Finland has revised its appraisal of the security situation in Iraq, deeming some areas of the country safe to inhabit. This will affect many Iraqi citizens who have travelled to Finland to seek asylum.
The Finnish Immigration Service has updated its policy with regard to Iraq. Reappraisal of the security situation in Iraq has led to a new rating of safety levels in parts of the country, influencing the authorities’ asylum decisions.
In future Iraqi asylum applications will be decided on an individual basis, however, and not the asylum seekers’ place of origin.
Finnish Immigration Service Asylum Unit Director Esko Repo says it is difficult to say how the policy change will affect the number of successful asylum decisions moving forward.
“The clear majority of Iraqi asylum applications currently being considered are at that stage in the processing process that is a waste of time to try and predict how things will play out,” he says.
“In previous years we had a very large number of applicants from the northern Kurdish provinces, but according to our latest information, today’s applicants largely represent the more southern areas and the capital region surrounding Baghdad. So I can say we probably have more applicants now that will be affected by the new policy in some way or another,” Repo says.
The Finnish Immigration Service points out that the situation in Iraq remains difficult and the internal situation in the country varies from region to region.
Conditions considered safer in Babylon and Kirkuk
Areas of Iraq where, upon new assessment, the security situation was deemed to have improved include the central Babylon province and the city of Kirkuk. The Finnish Immigration Service describes the security situation in the capital city of Baghdad to be still problematic, but this does not mean that everyone originating from there would be considered to be in personal danger due to violence.
The new security assessment of Iraq will impact asylum applications in that each will be examined and decided upon “on an individual basis, depending on the grounds the asylum seekers use for applying and how they justify their need for asylum.”
Esko Repo says that the final say on the validity of the Finnish Immigration Services’ policy update lies with the Administrative Court and the Supreme Administrative Court of Finland, should an asylum decision be appealed.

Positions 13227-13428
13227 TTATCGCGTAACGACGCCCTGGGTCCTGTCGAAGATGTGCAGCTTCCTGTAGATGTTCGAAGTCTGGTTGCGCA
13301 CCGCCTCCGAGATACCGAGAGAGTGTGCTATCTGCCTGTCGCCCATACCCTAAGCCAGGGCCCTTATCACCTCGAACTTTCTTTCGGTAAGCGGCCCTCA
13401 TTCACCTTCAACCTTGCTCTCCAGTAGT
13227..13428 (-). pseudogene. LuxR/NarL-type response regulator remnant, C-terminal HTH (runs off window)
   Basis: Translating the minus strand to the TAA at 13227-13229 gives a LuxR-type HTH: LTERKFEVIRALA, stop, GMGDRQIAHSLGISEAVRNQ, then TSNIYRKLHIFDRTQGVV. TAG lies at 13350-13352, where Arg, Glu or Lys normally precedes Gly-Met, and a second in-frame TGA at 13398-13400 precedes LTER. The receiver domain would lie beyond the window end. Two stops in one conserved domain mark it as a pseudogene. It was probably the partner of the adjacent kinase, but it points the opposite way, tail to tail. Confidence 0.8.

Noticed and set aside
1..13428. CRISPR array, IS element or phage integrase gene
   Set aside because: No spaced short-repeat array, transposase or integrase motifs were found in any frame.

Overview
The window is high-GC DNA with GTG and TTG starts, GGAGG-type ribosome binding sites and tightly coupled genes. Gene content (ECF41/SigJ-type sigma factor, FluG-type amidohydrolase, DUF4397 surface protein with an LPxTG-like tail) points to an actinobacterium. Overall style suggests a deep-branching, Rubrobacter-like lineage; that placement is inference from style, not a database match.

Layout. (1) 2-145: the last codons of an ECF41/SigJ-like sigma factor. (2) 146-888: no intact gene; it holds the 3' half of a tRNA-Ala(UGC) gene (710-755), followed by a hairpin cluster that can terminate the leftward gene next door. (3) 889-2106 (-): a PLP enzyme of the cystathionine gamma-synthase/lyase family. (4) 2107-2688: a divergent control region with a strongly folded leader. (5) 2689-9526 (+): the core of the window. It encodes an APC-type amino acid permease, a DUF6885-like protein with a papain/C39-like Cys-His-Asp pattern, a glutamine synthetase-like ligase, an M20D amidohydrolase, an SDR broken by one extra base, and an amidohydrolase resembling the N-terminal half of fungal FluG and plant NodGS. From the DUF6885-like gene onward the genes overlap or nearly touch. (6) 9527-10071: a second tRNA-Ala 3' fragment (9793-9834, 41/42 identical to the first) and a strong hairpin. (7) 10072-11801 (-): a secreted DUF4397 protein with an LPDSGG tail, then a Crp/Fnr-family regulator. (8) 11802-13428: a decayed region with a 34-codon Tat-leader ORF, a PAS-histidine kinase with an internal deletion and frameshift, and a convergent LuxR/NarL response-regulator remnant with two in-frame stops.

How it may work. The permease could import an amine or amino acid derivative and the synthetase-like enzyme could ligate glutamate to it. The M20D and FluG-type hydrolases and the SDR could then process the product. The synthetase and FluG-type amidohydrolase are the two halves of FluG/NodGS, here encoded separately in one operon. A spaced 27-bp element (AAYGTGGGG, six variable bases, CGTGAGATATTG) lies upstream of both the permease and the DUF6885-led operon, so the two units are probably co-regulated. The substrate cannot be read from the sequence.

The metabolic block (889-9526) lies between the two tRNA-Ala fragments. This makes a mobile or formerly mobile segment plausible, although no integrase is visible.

Iraqis in Finland disagree
Engineers in their thirties, former Baghdad residents Mustafa Khalid and Mohamed Alani fled their homes to seek asylum in Finland. They are now awaiting their asylum decision at a reception centre in the northwest city of Oulu. Both disagree with the Immigration Service’s new security appraisal.
“People in Baghdad are in danger from daily car bombs, to use just one example. The city is full of Shia and Sunni militia that stop people at random and make demands. I am worried about my family; I had to leave my three children behind,” says Khalid.
Mohammed Alani says random explosions occur daily in many different parts of Baghdad. He says armed roving gangs and hostile militia move about the city robbing and kidnapping people, demanding high ransoms from the families. This happened to his own father and one of his cousins, who were both killed despite the ransoms being paid.
“Baghdad is an extremely dangerous place. The Finnish Immigration Services needs to evaluate the situation again. They have no idea what it is like to live there. The local authorities cannot be trusted,” says Alani.
Sweden has repatriation agreement, Germany no
Finland’s neighbour Sweden has a Memorandum of Understanding with Iraq to repatriate Iraqis from areas it deems safe. In practice, however, deporting those applicants who are not granted asylum is complicated by the fact that many asylum seekers do not possess proof of identity. If a person’s nationality is uncertain, many countries are reluctant to accept people being returned. Women and unaccompanied children are also difficult to deport, for in the case of children, reliable relatives must be located to receive them.
Sources at Sveriges Radio, Sweden’s publicly funded radio broadcaster, say Swedish police have real troubles implementing the Iraqi deportations. It is estimated that many who receive a negative asylum decision stay in Sweden without documentation.
As of the end of September 2015, 60 percent of Iraqi asylum seekers were granted asylum in Sweden. This figure does not, however, include people returned to other EU countries on the basis of the Dublin Regulation. This regulation says the first EU Member State where finger prints are stored or an asylum claim is lodged is responsible for a person’s asylum claim.
In Germany the corresponding positive asylum decision rate for Iraqis is 88.7 percent. Germany has no agreement with Iraq with regards to asylum seekers at present, but an agreement to enable voluntary returns was in effect from late 2012 until May of this year. During this time only 70 Iraqis were returned to the country’s northern Kurdish region.